Boots have announced a recall of own brand cough and cold remedies over fears that plastic may have contaminated the product. The recalls include a strawberry flavoured suspension of oral ibuprofen for infants older than three months.
Historically, businesses have survived such product recalls, the Tylenol case being the classic example, but it will be interesting to see if there is any backlash for this particular recall given that one of the products is for babies and another for young children. It is difficult to know how proactive Boots have been with their response; some of the contaminated products were distributed in September. Only time will tell if Boots have been successful with the maintenance of their reputation.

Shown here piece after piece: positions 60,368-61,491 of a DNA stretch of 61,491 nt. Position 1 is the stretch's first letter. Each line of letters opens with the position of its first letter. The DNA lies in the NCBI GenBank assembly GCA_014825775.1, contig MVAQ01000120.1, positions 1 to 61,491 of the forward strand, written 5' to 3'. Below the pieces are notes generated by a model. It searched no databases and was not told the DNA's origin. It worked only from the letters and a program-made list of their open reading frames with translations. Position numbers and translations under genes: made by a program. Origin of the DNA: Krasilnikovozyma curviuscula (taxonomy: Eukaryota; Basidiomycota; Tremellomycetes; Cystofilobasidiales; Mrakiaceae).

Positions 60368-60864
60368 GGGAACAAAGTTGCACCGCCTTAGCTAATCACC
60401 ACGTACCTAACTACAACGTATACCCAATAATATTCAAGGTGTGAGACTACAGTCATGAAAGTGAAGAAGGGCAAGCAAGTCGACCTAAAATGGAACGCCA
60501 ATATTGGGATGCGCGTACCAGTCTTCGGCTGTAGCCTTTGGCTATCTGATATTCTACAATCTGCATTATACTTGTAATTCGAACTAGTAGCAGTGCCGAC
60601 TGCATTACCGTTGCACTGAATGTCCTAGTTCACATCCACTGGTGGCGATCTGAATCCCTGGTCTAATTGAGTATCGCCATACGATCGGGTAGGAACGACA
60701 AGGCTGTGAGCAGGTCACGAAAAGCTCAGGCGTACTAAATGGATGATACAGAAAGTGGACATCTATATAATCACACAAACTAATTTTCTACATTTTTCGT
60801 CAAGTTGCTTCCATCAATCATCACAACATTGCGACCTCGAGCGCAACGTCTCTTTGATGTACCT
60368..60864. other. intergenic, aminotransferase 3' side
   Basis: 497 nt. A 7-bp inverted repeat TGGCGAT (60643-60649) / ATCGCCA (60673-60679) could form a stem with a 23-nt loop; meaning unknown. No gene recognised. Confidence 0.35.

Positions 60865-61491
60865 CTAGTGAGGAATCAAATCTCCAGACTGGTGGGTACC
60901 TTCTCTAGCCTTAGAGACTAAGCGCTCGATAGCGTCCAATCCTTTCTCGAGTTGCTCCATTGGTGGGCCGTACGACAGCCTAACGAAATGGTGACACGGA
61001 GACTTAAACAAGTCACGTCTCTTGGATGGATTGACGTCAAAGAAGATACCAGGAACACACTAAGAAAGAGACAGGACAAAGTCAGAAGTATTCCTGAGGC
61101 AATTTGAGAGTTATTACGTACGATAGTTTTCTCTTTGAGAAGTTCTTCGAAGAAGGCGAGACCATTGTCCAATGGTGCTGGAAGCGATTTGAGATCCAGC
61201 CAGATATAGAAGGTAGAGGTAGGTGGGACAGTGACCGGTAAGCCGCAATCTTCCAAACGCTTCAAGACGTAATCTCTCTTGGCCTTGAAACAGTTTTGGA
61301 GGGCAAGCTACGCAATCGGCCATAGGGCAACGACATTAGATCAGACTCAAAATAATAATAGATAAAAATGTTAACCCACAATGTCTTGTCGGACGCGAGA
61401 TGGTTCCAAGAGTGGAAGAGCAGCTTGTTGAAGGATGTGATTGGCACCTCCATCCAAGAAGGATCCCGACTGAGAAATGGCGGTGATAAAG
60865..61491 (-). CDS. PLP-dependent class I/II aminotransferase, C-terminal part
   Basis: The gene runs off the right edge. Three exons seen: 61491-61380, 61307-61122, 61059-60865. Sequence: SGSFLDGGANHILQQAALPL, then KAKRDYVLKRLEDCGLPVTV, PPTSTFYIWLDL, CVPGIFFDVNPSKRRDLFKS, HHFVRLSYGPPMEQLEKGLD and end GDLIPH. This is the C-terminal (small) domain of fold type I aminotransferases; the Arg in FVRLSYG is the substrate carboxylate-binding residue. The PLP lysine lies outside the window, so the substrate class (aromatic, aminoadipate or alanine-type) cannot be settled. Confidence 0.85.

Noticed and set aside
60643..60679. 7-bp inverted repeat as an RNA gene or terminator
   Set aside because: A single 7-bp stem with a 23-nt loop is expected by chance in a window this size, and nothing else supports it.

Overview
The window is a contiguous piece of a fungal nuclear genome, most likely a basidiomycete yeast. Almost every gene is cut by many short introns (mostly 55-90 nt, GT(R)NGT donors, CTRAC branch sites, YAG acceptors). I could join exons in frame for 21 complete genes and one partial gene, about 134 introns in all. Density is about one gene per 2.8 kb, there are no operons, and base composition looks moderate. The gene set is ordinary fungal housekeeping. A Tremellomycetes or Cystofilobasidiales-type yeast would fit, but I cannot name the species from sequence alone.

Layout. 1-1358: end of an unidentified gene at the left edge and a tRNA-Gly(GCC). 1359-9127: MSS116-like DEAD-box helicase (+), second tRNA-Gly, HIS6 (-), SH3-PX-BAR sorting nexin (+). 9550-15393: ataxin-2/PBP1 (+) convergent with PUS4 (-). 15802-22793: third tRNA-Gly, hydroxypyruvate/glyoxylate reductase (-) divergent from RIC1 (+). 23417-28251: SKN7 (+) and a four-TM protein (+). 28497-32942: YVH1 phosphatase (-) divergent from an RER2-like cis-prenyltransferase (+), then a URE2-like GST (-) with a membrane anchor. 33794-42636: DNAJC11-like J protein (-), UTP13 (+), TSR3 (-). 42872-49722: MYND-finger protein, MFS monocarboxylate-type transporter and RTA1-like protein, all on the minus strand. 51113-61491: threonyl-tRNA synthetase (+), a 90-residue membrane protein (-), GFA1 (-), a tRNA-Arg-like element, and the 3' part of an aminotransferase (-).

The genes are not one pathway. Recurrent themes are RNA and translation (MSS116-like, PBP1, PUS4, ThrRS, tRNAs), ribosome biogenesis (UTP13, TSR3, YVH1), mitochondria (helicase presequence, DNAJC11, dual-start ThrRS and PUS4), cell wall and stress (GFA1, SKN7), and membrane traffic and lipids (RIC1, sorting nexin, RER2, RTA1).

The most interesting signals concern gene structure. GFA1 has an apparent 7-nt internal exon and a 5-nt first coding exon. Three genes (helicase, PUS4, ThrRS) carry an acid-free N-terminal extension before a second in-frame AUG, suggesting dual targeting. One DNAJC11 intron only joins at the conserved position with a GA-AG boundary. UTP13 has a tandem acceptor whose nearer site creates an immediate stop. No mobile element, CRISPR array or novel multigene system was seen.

Of further interest, as reported in this blog previously, is the low success rate that is reported for any such recalls. RecallUK state that ‘there are no definitive figures’ for recalls outside the automotive industry, and that these figures are not collected. They further claim that ‘anecdotal evidence suggests that general product recalls typically achieve a recall success rate of 10-20% and food recalls less than 10%.’ RecallUK notes that one of the advantages that the automotive industry has is the ability to directly contact owners; it will be interesting to see if Boots have an improved chance of success given that they will contact customers via their Advantage Card and Parenting Club.